In Keith’s case, this is good pollution: sulphate or sulphuric acid aerosols that could be dispersed in the stratosphere 20 kilometres above us and reflect the Sun’s warming rays – in roughly the same way as clouds – and counteract the warming effects of carbon dioxide and other greenhouse gases.
Like many climate change debates in the past ten years, Keith begins with a bang: ‘This single technology could increase the productivity of ecosystems across the planet and stop global warming; it could increase crop yields, particularly those in the hottest and poorest parts of the world. It is hyperbolic but not inaccurate to call it a cheap tool that could green the world.’
This readable and engaging case – that we should be focusing on geoengineering as a potential, if temporary, fix to increased global temperatures – is brimming with caution rather than naivety. Fighting pollution-caused climate change with more pollution would be ‘quick-and-dirty’ and a ‘brutally ugly technical fix’, but a potential fix nonetheless.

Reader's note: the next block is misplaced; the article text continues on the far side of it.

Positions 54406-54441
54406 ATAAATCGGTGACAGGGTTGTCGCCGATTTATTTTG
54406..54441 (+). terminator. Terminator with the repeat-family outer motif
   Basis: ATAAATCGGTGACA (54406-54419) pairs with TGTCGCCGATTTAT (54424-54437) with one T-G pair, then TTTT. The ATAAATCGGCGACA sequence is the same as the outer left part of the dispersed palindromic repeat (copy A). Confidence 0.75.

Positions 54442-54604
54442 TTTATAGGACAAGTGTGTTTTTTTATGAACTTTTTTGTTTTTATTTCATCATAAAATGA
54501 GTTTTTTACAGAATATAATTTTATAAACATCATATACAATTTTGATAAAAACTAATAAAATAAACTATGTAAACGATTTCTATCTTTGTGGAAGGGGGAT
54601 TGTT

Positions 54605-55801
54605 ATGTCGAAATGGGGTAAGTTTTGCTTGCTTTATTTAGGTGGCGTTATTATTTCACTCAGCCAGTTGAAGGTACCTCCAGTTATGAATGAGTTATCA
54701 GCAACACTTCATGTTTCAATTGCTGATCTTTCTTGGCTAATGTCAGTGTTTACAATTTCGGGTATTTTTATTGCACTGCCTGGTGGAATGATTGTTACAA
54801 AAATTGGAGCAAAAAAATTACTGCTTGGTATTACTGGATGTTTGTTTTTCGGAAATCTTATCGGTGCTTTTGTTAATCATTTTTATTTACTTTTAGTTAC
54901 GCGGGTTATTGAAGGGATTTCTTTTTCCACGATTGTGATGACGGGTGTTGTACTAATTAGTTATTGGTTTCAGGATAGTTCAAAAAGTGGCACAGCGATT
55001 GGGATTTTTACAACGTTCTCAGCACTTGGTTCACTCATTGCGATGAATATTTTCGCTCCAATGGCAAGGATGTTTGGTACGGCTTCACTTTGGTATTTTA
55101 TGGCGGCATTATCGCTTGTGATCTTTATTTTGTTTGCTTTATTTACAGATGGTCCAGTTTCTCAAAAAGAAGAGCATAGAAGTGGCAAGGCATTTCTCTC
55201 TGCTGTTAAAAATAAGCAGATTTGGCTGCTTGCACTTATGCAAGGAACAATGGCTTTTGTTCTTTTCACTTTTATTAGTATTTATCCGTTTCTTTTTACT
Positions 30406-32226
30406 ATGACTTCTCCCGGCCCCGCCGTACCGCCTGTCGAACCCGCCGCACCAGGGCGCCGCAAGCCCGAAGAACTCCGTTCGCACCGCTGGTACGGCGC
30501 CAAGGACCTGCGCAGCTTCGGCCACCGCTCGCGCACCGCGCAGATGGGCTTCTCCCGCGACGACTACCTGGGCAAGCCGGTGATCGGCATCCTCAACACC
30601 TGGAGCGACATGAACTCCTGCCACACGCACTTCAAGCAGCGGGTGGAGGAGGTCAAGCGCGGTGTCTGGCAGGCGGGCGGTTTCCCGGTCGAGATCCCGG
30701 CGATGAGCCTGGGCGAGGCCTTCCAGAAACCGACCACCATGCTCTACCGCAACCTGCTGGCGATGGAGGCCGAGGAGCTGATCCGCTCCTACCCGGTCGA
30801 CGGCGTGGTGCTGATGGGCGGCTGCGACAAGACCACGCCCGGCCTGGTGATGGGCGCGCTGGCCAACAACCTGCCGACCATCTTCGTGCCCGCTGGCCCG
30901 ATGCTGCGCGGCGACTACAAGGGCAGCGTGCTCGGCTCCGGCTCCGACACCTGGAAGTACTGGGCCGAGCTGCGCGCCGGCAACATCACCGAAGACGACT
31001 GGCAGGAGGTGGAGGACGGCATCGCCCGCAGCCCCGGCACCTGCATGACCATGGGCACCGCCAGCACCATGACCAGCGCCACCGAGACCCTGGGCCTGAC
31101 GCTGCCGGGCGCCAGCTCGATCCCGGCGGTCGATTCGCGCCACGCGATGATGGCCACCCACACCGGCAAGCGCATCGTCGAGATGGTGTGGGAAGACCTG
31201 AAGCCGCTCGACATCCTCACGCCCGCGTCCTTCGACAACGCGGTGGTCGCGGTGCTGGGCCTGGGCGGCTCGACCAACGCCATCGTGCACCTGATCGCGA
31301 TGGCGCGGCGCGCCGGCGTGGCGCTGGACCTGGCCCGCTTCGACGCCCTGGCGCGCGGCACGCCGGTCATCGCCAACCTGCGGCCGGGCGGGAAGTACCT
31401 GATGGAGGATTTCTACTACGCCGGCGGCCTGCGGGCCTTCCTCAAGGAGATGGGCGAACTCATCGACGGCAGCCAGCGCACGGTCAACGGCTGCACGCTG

As we continue on in our warming world, spiralling ever deeper into the doldrums of climate arguments fuelled by self-interested parties, the case for geoengineering may slide from a morally contentious option to a necessary question, or, perhaps, as Keith remarks, just ‘an easy out’. But with few great strides being taken to address – let alone rationally discuss – climate change, Keith’s case for geoengineering should at least be on the table.
‘With or without geoengineering,’ Keith concludes, ‘it’s the end of nature with a capital “N”, the romantic ideal of nature wholly separate from civilization.’
A CASE FOR CLIMATE ENGINEERING by David Keith, MIT Press, £10.95